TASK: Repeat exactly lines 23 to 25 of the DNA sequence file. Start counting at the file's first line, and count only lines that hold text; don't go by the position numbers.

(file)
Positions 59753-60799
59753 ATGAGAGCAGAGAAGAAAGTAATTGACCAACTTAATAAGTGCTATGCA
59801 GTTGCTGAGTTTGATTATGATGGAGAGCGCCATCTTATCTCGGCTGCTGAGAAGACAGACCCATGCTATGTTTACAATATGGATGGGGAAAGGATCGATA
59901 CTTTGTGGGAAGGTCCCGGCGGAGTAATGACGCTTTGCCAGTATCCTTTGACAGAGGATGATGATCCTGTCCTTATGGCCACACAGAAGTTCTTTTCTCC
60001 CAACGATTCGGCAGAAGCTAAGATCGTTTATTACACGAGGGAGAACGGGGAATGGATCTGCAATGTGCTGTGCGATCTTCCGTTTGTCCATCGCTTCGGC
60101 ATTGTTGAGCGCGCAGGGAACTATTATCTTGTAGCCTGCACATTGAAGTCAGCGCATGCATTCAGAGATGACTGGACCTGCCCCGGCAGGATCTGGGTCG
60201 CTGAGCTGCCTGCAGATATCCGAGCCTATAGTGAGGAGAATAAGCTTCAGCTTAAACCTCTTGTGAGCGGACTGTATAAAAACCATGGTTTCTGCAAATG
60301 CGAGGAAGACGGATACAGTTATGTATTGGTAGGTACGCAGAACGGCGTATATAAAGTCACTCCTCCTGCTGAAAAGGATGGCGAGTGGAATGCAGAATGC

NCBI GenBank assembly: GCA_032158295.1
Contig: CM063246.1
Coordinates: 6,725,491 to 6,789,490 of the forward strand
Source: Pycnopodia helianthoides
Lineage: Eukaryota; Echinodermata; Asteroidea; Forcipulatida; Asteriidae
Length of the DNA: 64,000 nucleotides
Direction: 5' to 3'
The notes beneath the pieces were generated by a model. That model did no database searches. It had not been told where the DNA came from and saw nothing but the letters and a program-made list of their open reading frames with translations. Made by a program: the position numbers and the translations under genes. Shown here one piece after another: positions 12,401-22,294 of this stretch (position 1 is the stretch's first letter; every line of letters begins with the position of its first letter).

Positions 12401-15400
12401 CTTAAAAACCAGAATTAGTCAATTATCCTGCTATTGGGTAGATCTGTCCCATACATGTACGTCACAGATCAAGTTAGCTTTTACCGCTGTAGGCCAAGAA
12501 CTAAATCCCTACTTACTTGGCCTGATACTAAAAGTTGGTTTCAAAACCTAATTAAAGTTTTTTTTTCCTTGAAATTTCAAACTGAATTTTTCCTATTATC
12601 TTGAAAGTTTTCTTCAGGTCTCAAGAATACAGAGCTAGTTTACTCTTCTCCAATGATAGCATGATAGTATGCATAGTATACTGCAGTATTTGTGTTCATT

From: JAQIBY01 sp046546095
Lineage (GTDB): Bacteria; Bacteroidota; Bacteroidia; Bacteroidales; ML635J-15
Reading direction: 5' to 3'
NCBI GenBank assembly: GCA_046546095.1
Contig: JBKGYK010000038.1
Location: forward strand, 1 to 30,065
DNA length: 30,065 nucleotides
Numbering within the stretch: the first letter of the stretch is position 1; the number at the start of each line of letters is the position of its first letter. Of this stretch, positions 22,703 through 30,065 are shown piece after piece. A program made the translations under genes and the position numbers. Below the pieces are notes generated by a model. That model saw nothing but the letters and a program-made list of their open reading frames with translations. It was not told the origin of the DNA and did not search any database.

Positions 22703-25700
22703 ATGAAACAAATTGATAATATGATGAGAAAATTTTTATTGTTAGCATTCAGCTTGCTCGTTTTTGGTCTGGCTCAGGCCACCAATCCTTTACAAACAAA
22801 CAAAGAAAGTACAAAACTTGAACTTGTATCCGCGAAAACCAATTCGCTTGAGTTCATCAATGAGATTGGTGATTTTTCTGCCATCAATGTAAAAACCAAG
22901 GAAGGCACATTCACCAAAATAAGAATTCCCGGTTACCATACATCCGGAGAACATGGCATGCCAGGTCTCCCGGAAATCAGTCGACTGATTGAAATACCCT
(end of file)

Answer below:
Reading direction: 5' to 3'
NCBI GenBank assembly: GCA_046546095.1
Contig: JBKGYK010000038.1